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Tesla sued in U.K. in fight over charging stations

Andrea Gerlin
Bloomberg News

Tesla Motors Inc., the carmaker led by billionaire Elon Musk, was sued in London in a dispute over whether the company interfered with a competitor’s plan to rollout electric-car chargers at U.K. highway rest stops.

Judge Vivien Rose ordered Palo Alto, California-based Tesla Wednesday to search for documents about internal meetings and discussions with other companies about setting up its own network of chargers for its electric cars, which start at about 50,000 pounds ($74,450) in the U.K. Ecotricity Group Ltd. says Tesla negotiated with companies including Tesco Plc after the smaller firm had already held talks.

“There do seem to have been meetings in October 2014” with motorway service providers, Rose said. “Something more is needed to be absolutely sure that there’s nothing more.”

The lawsuit reflects the jostling among carmakers and charging network providers seeking a share of the developing market for electric vehicles and the infrastructure to serve them. Tesla, which is spending billions of dollars on the world’s largest battery factory, has identified the European market as important to its growth.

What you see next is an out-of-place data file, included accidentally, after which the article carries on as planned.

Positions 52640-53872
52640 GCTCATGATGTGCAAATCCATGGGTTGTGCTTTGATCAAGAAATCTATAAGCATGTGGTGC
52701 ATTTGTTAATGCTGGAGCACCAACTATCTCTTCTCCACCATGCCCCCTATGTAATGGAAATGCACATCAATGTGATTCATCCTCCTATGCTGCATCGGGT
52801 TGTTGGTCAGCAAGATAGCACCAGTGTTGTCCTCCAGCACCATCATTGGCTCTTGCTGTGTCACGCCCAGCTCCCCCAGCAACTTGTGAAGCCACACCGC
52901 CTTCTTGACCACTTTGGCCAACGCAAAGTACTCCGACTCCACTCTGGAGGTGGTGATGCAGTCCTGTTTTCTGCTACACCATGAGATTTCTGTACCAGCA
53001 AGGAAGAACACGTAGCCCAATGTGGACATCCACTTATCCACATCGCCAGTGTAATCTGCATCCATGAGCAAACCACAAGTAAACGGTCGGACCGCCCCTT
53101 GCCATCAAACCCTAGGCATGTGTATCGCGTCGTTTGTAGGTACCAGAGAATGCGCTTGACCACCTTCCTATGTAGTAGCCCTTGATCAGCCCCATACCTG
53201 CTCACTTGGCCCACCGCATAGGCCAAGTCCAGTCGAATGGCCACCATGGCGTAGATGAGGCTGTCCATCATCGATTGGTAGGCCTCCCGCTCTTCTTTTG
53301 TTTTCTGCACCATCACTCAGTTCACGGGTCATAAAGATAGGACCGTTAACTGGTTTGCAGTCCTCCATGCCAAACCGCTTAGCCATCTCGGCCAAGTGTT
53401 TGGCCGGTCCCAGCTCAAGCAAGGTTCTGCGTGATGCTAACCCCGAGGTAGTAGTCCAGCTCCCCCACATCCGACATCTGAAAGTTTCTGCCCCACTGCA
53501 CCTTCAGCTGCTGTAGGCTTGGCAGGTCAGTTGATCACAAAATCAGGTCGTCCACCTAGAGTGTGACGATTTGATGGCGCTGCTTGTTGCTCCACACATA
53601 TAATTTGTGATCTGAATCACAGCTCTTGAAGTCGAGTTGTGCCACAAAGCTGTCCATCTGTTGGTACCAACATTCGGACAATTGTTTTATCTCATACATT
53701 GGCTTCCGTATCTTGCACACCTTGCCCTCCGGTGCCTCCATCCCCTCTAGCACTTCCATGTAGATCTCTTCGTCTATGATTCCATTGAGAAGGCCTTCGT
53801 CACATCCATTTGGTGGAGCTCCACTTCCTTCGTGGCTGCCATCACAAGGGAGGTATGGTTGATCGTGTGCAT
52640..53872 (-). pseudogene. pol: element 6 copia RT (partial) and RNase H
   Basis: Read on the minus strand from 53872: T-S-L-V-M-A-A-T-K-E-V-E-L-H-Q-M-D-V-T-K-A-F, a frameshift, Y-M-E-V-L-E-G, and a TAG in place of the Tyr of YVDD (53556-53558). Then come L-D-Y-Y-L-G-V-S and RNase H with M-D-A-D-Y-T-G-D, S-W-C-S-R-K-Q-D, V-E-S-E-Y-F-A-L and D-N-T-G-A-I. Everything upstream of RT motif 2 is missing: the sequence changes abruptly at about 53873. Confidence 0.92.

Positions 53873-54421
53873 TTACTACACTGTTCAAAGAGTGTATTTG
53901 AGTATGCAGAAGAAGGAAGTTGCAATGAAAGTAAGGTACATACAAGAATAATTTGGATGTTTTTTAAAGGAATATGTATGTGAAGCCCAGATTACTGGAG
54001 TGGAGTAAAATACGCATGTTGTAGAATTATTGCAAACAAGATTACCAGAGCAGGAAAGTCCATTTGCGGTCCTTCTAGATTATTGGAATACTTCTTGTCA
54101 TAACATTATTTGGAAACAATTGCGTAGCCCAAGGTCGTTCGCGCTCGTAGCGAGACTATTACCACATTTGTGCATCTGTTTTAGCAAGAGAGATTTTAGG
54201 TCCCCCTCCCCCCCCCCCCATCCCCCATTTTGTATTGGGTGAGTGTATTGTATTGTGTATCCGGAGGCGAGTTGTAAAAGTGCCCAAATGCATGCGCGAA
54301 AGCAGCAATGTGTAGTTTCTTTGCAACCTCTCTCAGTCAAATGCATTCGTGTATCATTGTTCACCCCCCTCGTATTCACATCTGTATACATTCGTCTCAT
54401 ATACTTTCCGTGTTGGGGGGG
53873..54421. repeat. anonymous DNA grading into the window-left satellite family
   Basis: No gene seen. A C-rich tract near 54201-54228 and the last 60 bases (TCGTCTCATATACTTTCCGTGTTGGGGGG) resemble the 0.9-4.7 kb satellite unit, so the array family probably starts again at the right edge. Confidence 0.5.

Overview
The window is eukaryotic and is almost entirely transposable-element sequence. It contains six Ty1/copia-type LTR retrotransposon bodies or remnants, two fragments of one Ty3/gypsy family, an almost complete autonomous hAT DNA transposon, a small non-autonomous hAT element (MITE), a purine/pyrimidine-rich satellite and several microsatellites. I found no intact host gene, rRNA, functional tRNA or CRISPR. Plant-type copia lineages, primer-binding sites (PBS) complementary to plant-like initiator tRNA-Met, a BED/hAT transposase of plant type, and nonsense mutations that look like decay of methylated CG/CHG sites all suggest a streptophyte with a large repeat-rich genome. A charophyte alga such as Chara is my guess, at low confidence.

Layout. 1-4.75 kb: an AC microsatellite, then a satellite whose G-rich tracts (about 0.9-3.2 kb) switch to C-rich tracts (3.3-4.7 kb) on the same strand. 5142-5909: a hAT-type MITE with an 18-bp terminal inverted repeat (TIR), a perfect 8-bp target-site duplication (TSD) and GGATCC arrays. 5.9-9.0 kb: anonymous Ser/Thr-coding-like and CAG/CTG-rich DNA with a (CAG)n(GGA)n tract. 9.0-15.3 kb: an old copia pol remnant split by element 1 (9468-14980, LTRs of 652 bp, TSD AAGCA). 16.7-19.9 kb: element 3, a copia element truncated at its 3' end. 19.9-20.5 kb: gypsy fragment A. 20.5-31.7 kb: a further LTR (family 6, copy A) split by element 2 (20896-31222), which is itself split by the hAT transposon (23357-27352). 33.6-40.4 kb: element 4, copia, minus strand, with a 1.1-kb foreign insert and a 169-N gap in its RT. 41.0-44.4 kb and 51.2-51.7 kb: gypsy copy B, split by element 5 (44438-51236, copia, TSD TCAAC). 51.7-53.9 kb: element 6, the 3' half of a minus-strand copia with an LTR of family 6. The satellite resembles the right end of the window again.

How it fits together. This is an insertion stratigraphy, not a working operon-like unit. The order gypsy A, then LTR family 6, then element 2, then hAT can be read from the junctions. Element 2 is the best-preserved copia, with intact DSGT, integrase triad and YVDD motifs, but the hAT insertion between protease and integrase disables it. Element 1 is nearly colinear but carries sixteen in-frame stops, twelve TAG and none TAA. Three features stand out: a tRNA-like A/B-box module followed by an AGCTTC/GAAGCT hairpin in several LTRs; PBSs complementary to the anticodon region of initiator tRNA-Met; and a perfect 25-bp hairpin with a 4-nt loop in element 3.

Ecotricity says in its suit that Tesla used its confidential information and tried to induce highway rest stop companies such as Welcome Break Group Ltd. to breach agreements with Ecotricity for exclusive charging points last year as Tesla introduced the Model S in the U.K.

Officials at Tesla in the U.K. and Germany didn’t immediately respond to requests to comment on the lawsuit.

Tesla countersued Ecotricity and accused the U.K. renewable-energy supplier of acting abusively in its dominant position as a supplier. Tesla denied in court documents that it misused any confidential information Ecotricity gave it or that it tried to induce companies to break contracts with Ecotricity.

Rose declined to force Tesla to search for documents containing certain search terms and initials that Ecotricity had specified or to produce records of telephone calls with Welcome Break, which Ecotricity was seeking.